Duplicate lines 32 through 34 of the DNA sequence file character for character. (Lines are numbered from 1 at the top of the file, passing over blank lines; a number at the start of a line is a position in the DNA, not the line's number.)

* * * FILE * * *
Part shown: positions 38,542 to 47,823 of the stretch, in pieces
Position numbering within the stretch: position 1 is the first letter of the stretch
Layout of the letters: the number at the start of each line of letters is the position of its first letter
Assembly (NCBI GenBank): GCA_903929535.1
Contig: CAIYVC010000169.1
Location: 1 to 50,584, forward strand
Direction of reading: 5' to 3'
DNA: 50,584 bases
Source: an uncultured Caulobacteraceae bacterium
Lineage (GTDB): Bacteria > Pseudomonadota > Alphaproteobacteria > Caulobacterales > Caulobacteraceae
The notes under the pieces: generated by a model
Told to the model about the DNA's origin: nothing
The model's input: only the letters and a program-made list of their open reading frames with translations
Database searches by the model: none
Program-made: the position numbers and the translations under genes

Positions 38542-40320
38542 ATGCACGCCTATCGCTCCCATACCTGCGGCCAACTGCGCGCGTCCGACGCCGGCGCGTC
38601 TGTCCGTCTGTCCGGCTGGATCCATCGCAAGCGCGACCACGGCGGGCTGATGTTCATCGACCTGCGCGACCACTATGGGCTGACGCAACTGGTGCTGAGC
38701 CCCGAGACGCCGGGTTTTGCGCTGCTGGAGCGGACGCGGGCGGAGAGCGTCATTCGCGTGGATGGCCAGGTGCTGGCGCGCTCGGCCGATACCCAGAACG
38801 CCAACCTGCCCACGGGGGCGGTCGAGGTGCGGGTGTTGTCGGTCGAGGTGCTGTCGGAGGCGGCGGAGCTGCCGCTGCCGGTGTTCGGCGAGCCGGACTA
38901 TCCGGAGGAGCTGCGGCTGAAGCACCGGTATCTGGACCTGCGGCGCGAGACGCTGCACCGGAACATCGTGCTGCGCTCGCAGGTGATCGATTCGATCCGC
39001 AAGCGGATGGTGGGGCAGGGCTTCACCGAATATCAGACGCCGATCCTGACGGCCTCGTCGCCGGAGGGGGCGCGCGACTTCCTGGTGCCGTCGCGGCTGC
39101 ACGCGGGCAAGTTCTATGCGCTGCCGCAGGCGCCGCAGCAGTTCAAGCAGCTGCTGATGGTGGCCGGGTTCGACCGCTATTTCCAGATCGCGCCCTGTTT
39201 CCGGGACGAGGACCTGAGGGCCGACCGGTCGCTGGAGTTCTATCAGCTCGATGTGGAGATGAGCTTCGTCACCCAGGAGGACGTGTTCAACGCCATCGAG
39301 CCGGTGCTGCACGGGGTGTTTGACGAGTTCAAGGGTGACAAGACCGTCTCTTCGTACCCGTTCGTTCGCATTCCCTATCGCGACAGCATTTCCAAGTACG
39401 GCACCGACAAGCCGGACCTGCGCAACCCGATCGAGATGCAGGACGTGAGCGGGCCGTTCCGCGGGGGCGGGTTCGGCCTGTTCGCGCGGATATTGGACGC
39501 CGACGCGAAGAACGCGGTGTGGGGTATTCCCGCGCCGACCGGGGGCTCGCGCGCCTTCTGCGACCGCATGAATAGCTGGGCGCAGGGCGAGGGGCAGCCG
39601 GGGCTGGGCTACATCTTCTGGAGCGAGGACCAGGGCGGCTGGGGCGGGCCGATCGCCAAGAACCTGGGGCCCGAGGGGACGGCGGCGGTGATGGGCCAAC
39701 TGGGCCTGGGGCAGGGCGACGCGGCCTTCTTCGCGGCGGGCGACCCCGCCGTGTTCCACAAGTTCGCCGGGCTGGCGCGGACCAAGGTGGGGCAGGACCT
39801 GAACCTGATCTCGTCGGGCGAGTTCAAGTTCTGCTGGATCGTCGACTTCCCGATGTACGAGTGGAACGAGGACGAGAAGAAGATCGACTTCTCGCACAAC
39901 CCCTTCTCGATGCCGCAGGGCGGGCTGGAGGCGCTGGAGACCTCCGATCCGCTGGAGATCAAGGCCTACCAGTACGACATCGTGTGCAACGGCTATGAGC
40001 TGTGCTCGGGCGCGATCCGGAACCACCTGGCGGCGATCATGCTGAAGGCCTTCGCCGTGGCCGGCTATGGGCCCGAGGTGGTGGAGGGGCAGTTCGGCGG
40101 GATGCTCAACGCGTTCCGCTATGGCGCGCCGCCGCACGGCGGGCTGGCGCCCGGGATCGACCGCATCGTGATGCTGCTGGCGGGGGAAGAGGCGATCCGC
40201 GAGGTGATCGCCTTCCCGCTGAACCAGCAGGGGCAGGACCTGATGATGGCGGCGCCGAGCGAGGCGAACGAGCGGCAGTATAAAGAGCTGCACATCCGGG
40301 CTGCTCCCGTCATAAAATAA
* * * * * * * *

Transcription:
40001 TGTGCTCGGGCGCGATCCGGAACCACCTGGCGGCGATCATGCTGAAGGCCTTCGCCGTGGCCGGCTATGGGCCCGAGGTGGTGGAGGGGCAGTTCGGCGG
40101 GATGCTCAACGCGTTCCGCTATGGCGCGCCGCCGCACGGCGGGCTGGCGCCCGGGATCGACCGCATCGTGATGCTGCTGGCGGGGGAAGAGGCGATCCGC
40201 GAGGTGATCGCCTTCCCGCTGAACCAGCAGGGGCAGGACCTGATGATGGCGGCGCCGAGCGAGGCGAACGAGCGGCAGTATAAAGAGCTGCACATCCGGG